Acknowledgements Abbreviations of Primary Texts Introduction Chapter 1: The `Proper Office of Religion' from Cicero to Hume Chapter 2: Genuine Theism Chapter 3: Moderate Hope Chapter 4: Practical Morality Chapter 5: The Religious Significance of Hume's True Religion Bibliography
Andre C. Willis is Assistant Professor of Religious Studies at Brown University.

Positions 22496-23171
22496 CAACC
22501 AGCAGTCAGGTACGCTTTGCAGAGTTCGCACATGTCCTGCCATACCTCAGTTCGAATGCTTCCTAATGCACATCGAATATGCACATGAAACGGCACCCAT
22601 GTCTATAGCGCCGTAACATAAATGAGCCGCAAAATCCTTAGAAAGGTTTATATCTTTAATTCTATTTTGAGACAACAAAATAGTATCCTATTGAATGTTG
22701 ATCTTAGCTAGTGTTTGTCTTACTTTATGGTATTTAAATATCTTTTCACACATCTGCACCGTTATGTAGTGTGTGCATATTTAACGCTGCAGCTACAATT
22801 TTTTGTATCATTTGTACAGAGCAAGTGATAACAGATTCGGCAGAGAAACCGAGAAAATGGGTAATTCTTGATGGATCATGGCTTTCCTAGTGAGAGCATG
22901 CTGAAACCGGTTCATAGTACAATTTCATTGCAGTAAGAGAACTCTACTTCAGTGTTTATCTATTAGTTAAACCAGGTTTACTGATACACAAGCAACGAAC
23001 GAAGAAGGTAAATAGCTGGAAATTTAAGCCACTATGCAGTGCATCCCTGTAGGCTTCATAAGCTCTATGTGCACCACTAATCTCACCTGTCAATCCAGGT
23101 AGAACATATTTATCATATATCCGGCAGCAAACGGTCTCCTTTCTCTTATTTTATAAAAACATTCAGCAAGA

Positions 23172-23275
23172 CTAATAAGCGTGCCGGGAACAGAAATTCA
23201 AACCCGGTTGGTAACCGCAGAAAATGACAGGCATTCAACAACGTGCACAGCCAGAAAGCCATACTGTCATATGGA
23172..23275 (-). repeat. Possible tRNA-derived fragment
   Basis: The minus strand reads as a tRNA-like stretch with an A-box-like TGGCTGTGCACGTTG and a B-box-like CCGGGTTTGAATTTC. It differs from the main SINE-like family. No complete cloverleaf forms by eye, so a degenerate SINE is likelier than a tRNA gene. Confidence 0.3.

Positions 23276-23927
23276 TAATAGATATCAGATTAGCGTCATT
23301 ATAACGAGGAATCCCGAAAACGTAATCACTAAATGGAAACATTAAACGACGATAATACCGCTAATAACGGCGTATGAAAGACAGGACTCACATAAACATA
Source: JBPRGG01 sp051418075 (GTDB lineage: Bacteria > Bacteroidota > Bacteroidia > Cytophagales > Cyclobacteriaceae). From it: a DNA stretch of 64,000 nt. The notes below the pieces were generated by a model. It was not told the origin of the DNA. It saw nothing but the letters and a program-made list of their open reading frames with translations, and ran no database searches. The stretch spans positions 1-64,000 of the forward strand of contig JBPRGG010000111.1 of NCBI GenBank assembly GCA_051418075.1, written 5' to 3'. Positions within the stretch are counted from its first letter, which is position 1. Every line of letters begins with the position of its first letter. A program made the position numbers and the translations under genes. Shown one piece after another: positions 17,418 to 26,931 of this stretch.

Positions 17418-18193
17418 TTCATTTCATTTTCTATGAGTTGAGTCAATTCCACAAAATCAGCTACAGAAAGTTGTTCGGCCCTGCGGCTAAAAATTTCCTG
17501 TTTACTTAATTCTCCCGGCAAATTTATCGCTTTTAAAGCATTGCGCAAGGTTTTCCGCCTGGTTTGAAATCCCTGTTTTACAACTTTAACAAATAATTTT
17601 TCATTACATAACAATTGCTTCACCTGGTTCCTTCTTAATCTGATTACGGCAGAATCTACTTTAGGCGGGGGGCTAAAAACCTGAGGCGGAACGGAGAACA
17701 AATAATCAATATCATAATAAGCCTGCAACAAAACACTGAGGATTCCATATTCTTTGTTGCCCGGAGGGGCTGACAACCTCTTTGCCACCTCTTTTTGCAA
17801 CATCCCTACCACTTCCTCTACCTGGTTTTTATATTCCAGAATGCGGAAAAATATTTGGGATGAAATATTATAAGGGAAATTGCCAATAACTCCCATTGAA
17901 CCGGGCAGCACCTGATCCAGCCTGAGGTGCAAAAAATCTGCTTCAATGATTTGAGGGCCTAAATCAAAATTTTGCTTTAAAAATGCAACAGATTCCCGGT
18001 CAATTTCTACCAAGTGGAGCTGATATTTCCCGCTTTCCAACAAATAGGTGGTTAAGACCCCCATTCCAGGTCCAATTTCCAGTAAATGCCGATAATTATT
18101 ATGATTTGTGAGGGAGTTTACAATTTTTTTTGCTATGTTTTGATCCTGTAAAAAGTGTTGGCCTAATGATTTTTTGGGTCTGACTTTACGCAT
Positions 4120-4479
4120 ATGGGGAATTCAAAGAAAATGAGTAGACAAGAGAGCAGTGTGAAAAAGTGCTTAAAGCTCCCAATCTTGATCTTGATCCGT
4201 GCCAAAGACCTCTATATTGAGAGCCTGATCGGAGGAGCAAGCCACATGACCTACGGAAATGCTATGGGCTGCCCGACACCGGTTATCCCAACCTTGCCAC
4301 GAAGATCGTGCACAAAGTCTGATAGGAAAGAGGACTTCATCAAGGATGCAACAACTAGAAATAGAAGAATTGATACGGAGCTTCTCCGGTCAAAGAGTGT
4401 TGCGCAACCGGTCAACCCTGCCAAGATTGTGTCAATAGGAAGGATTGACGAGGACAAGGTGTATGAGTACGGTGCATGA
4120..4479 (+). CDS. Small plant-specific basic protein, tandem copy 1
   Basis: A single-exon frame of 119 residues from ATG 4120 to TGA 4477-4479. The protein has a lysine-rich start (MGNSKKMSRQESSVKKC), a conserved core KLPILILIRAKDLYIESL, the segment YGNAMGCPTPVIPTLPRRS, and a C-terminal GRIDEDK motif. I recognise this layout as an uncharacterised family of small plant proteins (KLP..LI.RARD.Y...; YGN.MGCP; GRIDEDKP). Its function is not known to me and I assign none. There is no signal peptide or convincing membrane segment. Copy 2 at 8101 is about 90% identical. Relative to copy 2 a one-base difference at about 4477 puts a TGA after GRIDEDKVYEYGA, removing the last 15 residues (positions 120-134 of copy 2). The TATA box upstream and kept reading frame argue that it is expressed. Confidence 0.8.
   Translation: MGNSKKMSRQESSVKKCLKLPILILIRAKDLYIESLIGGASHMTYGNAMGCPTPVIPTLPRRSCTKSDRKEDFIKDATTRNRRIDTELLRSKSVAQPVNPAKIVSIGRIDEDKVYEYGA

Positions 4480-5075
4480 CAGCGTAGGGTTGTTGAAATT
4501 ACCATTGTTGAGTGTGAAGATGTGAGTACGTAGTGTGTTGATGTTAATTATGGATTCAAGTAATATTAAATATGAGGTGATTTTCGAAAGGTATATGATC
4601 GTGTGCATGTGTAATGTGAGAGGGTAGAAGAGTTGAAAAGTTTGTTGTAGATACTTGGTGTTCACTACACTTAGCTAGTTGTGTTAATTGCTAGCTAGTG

"As Willis impressively demonstrates, Hume was neither an atheist nor an opponent of all conceptions of religion. In detailing this unfurrowed truth throughout the work, Willis proves an insightful and potent guide through the mind of David Hume." --Jonathan Baddley, Reading Religion "[Willis] succeeds in his attempt to establish Hume as a constructive voice in dialogues about religion and in calling into question the belief that Hume was a thoroughgoing atheist." --J. H. Spence, Choice "With great acuity and originality, Willis does address the question of how Hume's thinking on religion might be made serviceable to our post-secular twenty-first-century culture in general, and a philosophically-informed study of religion in particular. In fact, this line of thought is well articulated in the first page of Willis's book and becomes again prominent in his insightful and challenging last chapter, 'A Humean true religion.' Willis' study is a must read for anyone who wants to know whether Hume might be a good philosophical guide to help such an Enlightened sense of piety to flourish." --Willem Lemmens, Journal of Scottish Philosophy "Hume's occasional praise of 'true religion' is often viewed as an ironic gesture of respect toward an empty set. In his new book, Andre Willis argues instead that such comments point to the possibility of an adaptive form of religious life that fosters moderation of the passions, ethical formation, and affective solidarity. Building constructively on Hume's broadly Ciceronian predilections, Willis defends a Humean notion of 'true religion' as a productive way forward for anti-foundationalist and post-metaphysical retrievals of 'religion.' Under Willis's deft and sympathetic treatment, Hume emerges as an important resource for those convinced that religiousness in some form is here to stay and hopeful that it can do so as a kind of natural piety. A refreshing and important contribution." --Jennifer Herdt, Yale Divinity School "Hume's repeated references to 'true religion' have rarely been taken seriously by philosophers, for whom he has been the paradigmatic religious skeptic. Of late, though, the thought that this may be an important mistake has been gaining traction. Andre Willis's book is the first sustained and comprehensive attempt to capitalize on this revolutionary idea. By exploring texts beyond the normal narrow compass of the Dialogues and the essay 'Of Miracles, ' Willis opens up the possibility of a far richer philosophical understanding of Hume on religion than the one that has been dominant for a century or more." --Gordon Graham, editor of Journal of Scottish Philosophy "Andre Willis's book is an original treatment and superb analysis of Hume's conception of 'true religion.' Willis's meticulous scholarship ranges across the magisterial corpus of the most profound and powerful philosopher in the English language. His synthetic perspective situates Hume's conception of 'true religion' within the context of Hume's quest for a science of human nature. His use of major figures such as Locke, Hutchinson, Descartes, Hobbes, Tindal, Toland, Grotius, and Lord Herbert to situate Hume's mitigated skepticism, attenuated naturalism, and classical humanism is quite persuasive. Willis's argument is highly nuanced, critically fair, and textually grounded. The writing is crystal clear, balanced, humble, assured, and honest. It is the kind of book that would make Hume smile from the grave, as if to say, 'Someone has got the gist of what I was about! And there is no greater satisfaction than this!'" --Cornel West, Union Theological Seminary